A sample of naturally occurring sphalerite (zinc sulphide) in a dolomite host rock, as found in Ontario, Canada, was ground for experimental purposes. The sample analyzed (wt. %): 18.9% Ca, 11.3% Mg, 7.6% Zn and 0.25% Fe and the particle size was -200 +270 mesh.
15.0 grams of this material were slurried in 500 ml of water to give a slurry concentration of 30 g.p.l. and treated by the addition of sulphur dioxide gas at a temperature of 25° C. and a pH of 2.5. Samples of settled liquid were analyzed after 10 minutes and 30 minutes of treatment.
The results for dissolved metals in the resultant liquid were as follows:
______________________________________ Zn Mg CaTreatment Time pH Temp. ° C. Concentration in mg per liter______________________________________10 minutes 2.5 25 100 536 80030 minutes 2.5 25 112 1048 1640______________________________________
In this experiment, 12 grams of fine calcium carbonate, 1.5 grams of fine lead sulphide and 1.5 grams of laboratory grade zinc sulphide were suspended in 500 ml. of water in a beaker with constant agitation.
Sulphur dioxide was bubbled into the slurry mixture for 150 minutes at a temperature of approximately 22° C. and at a controlled pH of 1.5. At the conclusion of the experiment, the total sulphur dioxide concentration was 80.9 g.p.l.
After settling, the resultant solution was analyzed for calcium, zinc and lead by atomic absorption methods. The results obtained were: 9300 mg per liter of calcium, 372 mg per liter of zinc and 12 mg per liter of lead, thus indicating a level of extraction for calcium of approximately 97%, for zinc of approximately 18.5% and of lead of roughly 0.5%.
These examples show the effect of increased total SO2 concentration, at the constant pH level of 1.5 and 2.5, on the dissolution rate of zinc. In these cases, the increase in the total SO2 concentration at constant pH was achieved by the addition of magnesium hydroxide.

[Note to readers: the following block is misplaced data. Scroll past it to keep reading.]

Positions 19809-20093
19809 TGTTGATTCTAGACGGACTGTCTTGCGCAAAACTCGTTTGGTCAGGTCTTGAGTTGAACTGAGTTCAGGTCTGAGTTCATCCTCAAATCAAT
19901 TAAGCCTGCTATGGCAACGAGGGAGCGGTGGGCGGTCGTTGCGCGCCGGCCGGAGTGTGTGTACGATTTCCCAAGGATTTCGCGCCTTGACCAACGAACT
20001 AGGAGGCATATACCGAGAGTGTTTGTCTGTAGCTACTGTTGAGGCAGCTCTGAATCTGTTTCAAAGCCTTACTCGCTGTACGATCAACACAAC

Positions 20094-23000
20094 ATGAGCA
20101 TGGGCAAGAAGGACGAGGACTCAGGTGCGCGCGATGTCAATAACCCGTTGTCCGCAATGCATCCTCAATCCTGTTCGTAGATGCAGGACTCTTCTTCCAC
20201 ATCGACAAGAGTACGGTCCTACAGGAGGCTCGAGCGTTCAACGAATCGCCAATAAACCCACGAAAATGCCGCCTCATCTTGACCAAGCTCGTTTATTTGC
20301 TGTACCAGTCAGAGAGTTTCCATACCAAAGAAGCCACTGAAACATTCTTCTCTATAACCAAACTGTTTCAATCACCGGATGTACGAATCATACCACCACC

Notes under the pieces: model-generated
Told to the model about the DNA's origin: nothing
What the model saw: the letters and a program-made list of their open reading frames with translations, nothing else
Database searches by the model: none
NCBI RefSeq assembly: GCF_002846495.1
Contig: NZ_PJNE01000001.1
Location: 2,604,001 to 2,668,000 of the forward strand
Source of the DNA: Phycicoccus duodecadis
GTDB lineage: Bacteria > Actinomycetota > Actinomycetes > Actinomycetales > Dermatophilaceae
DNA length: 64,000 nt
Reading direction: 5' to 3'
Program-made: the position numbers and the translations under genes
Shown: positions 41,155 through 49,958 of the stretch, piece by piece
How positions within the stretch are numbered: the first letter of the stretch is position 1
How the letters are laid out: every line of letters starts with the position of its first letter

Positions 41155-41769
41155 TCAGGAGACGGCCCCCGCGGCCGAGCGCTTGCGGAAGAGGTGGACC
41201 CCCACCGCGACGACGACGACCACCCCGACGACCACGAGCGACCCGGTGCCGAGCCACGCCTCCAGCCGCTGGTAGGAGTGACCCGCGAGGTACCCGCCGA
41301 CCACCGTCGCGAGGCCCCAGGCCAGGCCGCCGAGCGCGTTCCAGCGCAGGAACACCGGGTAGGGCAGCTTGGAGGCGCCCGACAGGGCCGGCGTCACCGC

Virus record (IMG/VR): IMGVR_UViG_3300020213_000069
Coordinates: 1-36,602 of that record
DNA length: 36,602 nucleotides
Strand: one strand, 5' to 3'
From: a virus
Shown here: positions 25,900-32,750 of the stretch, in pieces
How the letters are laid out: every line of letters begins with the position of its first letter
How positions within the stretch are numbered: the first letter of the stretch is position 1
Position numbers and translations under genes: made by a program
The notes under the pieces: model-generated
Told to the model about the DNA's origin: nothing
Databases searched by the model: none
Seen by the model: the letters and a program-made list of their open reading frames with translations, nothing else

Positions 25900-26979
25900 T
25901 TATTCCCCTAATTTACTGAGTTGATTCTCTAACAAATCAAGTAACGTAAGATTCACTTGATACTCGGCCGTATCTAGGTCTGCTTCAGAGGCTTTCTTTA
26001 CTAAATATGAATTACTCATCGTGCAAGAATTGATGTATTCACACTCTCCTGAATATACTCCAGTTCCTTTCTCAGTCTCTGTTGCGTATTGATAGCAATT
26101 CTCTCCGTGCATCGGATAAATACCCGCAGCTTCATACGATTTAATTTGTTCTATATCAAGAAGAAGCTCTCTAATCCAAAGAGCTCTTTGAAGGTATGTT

A synthetic mixture containing 7.75% zinc sulphide, 75.0% dolomite and 17.25% calcite was slurried in water to give a slurry concentration of 30 g.p.l. The zinc sulphide was laboratory grade and the dolomite and calcite particle sizes were -270 mesh. Sulphur dioxide gas was bubbled into the slurry in a constantly agitated beaker over a protracted period.
The results of experiments conducted at a temperature level of 20° C. are reported below in tabular form for two series of experiments. Analyses for zinc were made on liquids, after an adequate settling period, by atomic absorption methods. Total SO2 content of the liquid as reported was determined by automatic titration methods. The higher levels of total SO2 concentration at a given pH level were attained by adding Mg(OH)2 in balance with extra sulphur dioxide added.
______________________________________For pH Level of 1.5Series I Series IIReaction Total SO2 Total SO2Time Conc. Zn Conc. Conc. Zn Conc.Minutes g.p.l. mg per liter g.p.l. mg per liter______________________________________30 46 70 40 7360 42 91 78 11690 53 112 109 147120 50 137 133 168150 57 148 166 186For pH Level of 2.5Series I Series IIReaction Total SO2 Total SO2Time Conc. Zn Conc. Conc. Zn Conc.Minutes g.p.l. mg per liter g.p.l. mg per liter______________________________________30 15 28 17 2860 20 32 43 4290 23 35 75 70120 25 39 100 81150 27 42 124 98______________________________________
Other series of experiments were performed in a similar manner at pH levels of 1.5 and 2.5 at room temperature wherein the total SO2 concentration was increased at constant pH by adding Ca(OH)2 rather than Mg(OH)2 to the agitated mixture. These experiments also showed an increase in zinc concentration in solution at constant pH levels as the total SO2 concentration was increased, thus demonstrating the need for close control of total SO2 concentration for optimum selectivity in the process.
|Cited Patent||Filing date||Publication date||Applicant||Title|
|US1799166 *||Dec 26, 1928||Apr 7, 1931||New Jersey Zinc Co||Treatment of zinc-bearing material|
|US3025131 *||Sep 11, 1958||Mar 13, 1962||Gulf Research Development Co||Process for the removal of carbonates from carbonate-containing ores|
|US3085858 *||Nov 9, 1960||Apr 16, 1963||Aluminium Lab Ltd||Recovery of magnesium compounds from ores|
|Citing Patent||Filing date||Publication date||Applicant||Title|
|US4937056 *||Apr 14, 1989||Jun 26, 1990||Materials-Concepts-Research Limited||Process for obtaining high purity magnesium compounds from magnesium containing materials|
|US5017346 *||May 11, 1988||May 21, 1991||Ecolomics Inc.||Process for treating zinc oxide bearing materials|
|US5028410 *||Feb 14, 1990||Jul 2, 1991||Material-Concepts-Research Limited||Hydrometallurgical production of zinc oxide from roasted zinc concentrates|
|US5204084 *||Jul 1, 1991||Apr 20, 1993||Materials-Concepts-Research Limited||Hydrometallurgical production of zinc oxide from roasted zinc concentrates|
|U.S. Classification||423/109, 423/155|